November 3, 2020
In the 1990s, he was a different kind of film star – eloquent, artistic and cool. But this week, with the loss of his court case against the Sun, the dream has decisively soured
Johnny Depp is “a wife-beater”. This is the verdict of the UK courts. Just writing that sentence feels genuinely shocking, and yet, by now perhaps, it should not. For a start, the allegation that he was physically abusive to his ex-wife Amber Heard emerged more than four years ago, after she applied for a temporary restraining order against him following their divorce, citing domestic abuse. It should also not be a shock, given how many other hugely famous men have been accused of abusing women. Sean Connery was alleged to have beaten his first wife and frequently defended hitting women. His death this weekend sparked online arguments about how much the coverage should focus on the professional achievements of a man who repeatedly insisted it was fine to hit women, “if the woman is a bitch, or hysterical, or bloody-minded continually”, as he said in 1965.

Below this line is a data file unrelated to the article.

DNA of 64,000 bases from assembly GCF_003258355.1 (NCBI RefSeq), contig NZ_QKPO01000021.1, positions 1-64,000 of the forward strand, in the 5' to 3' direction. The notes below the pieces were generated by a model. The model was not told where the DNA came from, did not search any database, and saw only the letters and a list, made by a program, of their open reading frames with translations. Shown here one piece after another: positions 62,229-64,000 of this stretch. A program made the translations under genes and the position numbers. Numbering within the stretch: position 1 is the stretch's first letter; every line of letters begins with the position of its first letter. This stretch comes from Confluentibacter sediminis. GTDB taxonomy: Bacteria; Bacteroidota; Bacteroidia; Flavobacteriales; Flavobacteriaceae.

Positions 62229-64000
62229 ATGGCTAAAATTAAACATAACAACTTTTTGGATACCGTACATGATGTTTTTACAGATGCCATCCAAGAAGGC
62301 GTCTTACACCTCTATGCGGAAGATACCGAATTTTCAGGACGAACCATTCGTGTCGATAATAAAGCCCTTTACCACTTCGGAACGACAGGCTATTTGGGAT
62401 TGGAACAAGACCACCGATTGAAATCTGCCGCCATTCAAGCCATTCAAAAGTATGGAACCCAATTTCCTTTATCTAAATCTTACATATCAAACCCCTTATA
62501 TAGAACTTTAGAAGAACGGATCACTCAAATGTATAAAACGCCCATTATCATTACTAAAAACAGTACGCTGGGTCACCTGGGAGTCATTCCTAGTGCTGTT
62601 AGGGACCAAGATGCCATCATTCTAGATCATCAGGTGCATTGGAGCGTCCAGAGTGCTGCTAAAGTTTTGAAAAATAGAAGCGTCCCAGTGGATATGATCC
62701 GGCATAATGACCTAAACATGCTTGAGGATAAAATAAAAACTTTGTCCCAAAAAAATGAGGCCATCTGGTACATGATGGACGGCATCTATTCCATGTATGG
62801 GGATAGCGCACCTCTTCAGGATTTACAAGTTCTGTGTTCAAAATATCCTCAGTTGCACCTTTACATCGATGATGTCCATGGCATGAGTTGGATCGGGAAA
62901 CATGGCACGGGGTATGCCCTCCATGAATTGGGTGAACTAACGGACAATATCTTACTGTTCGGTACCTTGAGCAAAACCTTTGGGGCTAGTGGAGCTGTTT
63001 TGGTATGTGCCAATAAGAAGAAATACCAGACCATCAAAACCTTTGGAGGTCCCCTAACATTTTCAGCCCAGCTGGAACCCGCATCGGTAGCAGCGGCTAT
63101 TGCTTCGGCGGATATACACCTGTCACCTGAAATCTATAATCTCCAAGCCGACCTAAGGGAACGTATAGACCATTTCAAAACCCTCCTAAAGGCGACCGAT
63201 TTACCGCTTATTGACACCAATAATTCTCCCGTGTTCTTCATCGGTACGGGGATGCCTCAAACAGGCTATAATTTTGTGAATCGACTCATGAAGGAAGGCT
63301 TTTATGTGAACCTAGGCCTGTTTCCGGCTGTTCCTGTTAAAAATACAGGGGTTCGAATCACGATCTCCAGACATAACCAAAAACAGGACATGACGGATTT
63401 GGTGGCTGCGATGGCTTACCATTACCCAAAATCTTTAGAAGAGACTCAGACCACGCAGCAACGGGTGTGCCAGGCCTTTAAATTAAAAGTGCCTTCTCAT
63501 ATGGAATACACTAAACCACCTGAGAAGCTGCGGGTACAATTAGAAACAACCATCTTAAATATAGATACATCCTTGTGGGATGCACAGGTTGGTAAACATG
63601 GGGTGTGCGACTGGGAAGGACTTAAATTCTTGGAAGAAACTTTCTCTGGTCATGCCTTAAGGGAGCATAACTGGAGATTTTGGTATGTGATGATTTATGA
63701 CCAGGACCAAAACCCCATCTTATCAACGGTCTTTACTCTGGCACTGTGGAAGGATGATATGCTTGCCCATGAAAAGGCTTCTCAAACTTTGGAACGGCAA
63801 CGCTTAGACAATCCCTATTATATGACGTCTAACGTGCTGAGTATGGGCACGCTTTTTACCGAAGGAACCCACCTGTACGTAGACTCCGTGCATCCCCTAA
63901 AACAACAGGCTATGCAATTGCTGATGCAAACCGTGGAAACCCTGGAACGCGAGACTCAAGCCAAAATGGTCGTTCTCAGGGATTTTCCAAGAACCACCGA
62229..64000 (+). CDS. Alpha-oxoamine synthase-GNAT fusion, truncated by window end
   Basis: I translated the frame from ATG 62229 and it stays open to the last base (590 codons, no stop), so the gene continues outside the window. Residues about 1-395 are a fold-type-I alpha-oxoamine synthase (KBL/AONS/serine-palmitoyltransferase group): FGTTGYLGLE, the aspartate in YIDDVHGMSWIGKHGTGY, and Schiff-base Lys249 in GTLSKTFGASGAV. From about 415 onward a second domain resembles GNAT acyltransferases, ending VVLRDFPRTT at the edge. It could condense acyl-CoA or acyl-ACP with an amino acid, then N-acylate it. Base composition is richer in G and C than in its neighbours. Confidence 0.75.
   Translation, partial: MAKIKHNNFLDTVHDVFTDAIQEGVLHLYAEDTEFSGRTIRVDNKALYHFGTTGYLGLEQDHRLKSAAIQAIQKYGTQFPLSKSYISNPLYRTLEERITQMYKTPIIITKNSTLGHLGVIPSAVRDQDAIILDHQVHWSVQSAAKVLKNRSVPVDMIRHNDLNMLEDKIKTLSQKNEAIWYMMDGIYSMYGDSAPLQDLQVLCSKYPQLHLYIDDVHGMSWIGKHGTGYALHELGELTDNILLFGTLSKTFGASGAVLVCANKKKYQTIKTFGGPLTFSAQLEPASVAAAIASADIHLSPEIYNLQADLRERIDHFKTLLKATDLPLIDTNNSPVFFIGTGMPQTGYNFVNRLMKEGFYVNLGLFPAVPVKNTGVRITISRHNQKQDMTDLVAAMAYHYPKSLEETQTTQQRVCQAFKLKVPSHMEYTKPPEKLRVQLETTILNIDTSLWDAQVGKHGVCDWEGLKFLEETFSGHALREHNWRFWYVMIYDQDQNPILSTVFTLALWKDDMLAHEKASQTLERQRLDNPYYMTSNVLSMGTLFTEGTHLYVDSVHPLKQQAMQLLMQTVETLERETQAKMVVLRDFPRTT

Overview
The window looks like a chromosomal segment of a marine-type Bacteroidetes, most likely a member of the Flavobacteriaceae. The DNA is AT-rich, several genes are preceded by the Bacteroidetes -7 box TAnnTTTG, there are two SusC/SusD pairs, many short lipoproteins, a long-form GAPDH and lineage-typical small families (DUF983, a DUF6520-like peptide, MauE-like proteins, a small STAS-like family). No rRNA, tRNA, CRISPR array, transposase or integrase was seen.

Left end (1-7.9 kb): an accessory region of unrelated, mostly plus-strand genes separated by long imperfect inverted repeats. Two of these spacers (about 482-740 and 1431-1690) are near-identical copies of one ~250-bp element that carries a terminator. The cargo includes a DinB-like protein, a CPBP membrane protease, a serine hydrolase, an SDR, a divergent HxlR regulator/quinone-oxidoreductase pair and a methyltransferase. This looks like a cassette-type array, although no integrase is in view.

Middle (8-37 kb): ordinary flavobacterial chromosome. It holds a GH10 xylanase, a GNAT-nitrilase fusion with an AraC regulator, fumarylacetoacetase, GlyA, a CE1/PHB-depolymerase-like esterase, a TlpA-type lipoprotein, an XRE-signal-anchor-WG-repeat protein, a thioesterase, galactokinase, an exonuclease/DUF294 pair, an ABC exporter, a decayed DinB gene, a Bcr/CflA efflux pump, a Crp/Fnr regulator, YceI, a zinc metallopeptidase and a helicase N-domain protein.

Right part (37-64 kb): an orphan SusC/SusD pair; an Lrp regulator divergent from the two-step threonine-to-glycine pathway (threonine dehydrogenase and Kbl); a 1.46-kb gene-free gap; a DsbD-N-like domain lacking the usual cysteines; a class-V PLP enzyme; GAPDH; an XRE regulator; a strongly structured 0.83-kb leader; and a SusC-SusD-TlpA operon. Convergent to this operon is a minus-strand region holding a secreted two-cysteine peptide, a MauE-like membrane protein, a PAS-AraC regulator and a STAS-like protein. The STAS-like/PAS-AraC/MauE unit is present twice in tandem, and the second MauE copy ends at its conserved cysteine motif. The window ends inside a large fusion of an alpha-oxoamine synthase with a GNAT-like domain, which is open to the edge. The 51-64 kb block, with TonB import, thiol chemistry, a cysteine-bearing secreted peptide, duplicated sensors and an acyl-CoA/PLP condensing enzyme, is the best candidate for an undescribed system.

But Depp is a very different figure from Connery. The latter represented alpha masculinity and aggressive sexuality. No one ever said it explicitly, but Connery’s defences for beating women fit in, on some level, with his image, and so that side of him was never going to be a problem with his audience. Depp, however, represented something else. He sued the Sun for defamation when it described him as “a wife-beater”, something Connery would never have done, and it’s why for a certain kind of fan (me), this feels like the death of yet another childhood hero.